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When Grievers Grieve Differently, Part One On Managing Unpleasant, or Unwanted Advice on Grieving

Wisdom From An Experienced Fur Kid, By Zuzu and her Ma, Pam Baren Kaplan

In my eleven years of Chocolate Labrador-ness, me n’ Ma have encountered a lot of different types of 2-leggers. After my big sister, and angel mentor, Roxy passed, she realized that loving us fur-kids isn’t understood the same way by everyone and making grief even harder to get through. This is just one of the many reasons Ma decided to change career paths and devote herself to helping pet parents.

Today, I’m here to share some of what we, me ‘n Ma learned and how to navigate those “well-meaning,” but maybe unwanted comments and advice from others.

First, keep your chill. Arguing isn’t going to change anything except get you and them more upset. Nothing bothers us kids more than 2-leggers fighting!

Take a deep breath, don’t hyperventilate, and stop to think about what you need to say! This is what we refer to as, “buying time.”

Consider this: Who is giving you advice? Are they close members of the family or friends versus a more casual relationship? In the case of more casual relationships, be polite, be brief, and try to keep the emotions to yourself. Then walk away, don’t stick around for further discussion.

When it’s a close family member or friend, most of the same applies, but we recommend that you go a few steps further. Start by listening to them, hear them out. Take a moment to collect yourself and respond. That’s buying time! Remember reacting will only make this more painful.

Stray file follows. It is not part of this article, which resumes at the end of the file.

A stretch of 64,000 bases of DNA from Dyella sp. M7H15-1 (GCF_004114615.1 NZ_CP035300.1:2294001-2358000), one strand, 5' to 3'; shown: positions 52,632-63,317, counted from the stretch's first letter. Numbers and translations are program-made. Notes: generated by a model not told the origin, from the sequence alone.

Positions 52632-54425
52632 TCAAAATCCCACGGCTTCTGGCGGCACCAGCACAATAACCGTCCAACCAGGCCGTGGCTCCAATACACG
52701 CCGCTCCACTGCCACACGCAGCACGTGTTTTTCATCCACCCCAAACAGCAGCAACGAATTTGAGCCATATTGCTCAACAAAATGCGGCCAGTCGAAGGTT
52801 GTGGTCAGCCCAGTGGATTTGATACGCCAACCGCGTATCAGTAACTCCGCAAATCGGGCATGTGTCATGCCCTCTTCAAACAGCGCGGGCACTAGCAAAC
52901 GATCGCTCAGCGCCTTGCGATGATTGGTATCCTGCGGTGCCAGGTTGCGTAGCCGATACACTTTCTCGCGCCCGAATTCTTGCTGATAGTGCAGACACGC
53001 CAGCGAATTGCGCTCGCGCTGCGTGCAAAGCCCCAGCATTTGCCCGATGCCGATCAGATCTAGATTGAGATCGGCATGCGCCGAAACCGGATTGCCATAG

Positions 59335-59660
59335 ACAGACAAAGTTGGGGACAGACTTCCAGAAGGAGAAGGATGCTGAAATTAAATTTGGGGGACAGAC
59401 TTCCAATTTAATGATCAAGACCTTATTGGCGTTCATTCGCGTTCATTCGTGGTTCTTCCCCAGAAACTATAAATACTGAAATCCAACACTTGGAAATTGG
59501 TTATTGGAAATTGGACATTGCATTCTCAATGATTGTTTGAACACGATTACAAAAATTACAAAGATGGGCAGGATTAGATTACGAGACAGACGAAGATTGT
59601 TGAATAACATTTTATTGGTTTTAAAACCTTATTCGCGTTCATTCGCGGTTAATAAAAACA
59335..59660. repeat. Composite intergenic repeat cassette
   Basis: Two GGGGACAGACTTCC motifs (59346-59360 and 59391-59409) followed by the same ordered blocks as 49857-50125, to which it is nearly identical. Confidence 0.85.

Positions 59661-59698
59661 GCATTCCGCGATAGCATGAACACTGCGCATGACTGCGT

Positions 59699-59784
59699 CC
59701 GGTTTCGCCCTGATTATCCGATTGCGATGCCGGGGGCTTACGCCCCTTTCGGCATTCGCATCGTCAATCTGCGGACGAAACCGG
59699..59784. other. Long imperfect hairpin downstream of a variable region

Ma has asked me to give you an example of what we mean…

Your partner is frustrated with your longer-than-expected grieving. They tell you, “Enough crying! Can’t you get over it?” This is very hard to hear, it may bring on more tears and even more frustration. Ma tells me that in so many cases, the partner is also grieving but they deal with loss differently, they don’t have the same wiring as you and don’t show their feelings on the outside. They keep them close to the chest. It may well be that they react and become angry because your way is triggering their emotions.

What to do?

Remember this advice, respond like us 4-leggers would, with unconditional love. This means to sit down, be together and calmly let them know where you are right now, that you are in a lot of pain. Explain that you do know they are grieving too but you go about it in different ways. Talk about ways to support each other during this time. Compassion for each other is what is needed to move forward, not pressure on someone else’s timeline. Be patient with each other. When mindfully thought through, it’s amazing how much closer this common thread of grief can actually bring people together.

Thank you for reading this. We hope to share more insight from us fur-kids. This is just one example of many and we're happy to revisit how to handle others. For more insight and getting through grief, can check out our book, Tails of Unconditional Love, Your Journey to the Other Side of Pet Loss Grief (I was instrumental in helping write this, yes I was! And, if you use my special code FUR-KID at checkout, you can get this book/journal for $5 off and free shipping in the US, plus I will personally sign my paw for you!)) Just let us know in the comments.

And, if there are other topics you’d like us to cover, suggest them below.

Until next time, our unconditional love to everyone! It’s contagious! We encourage you to spread this around!


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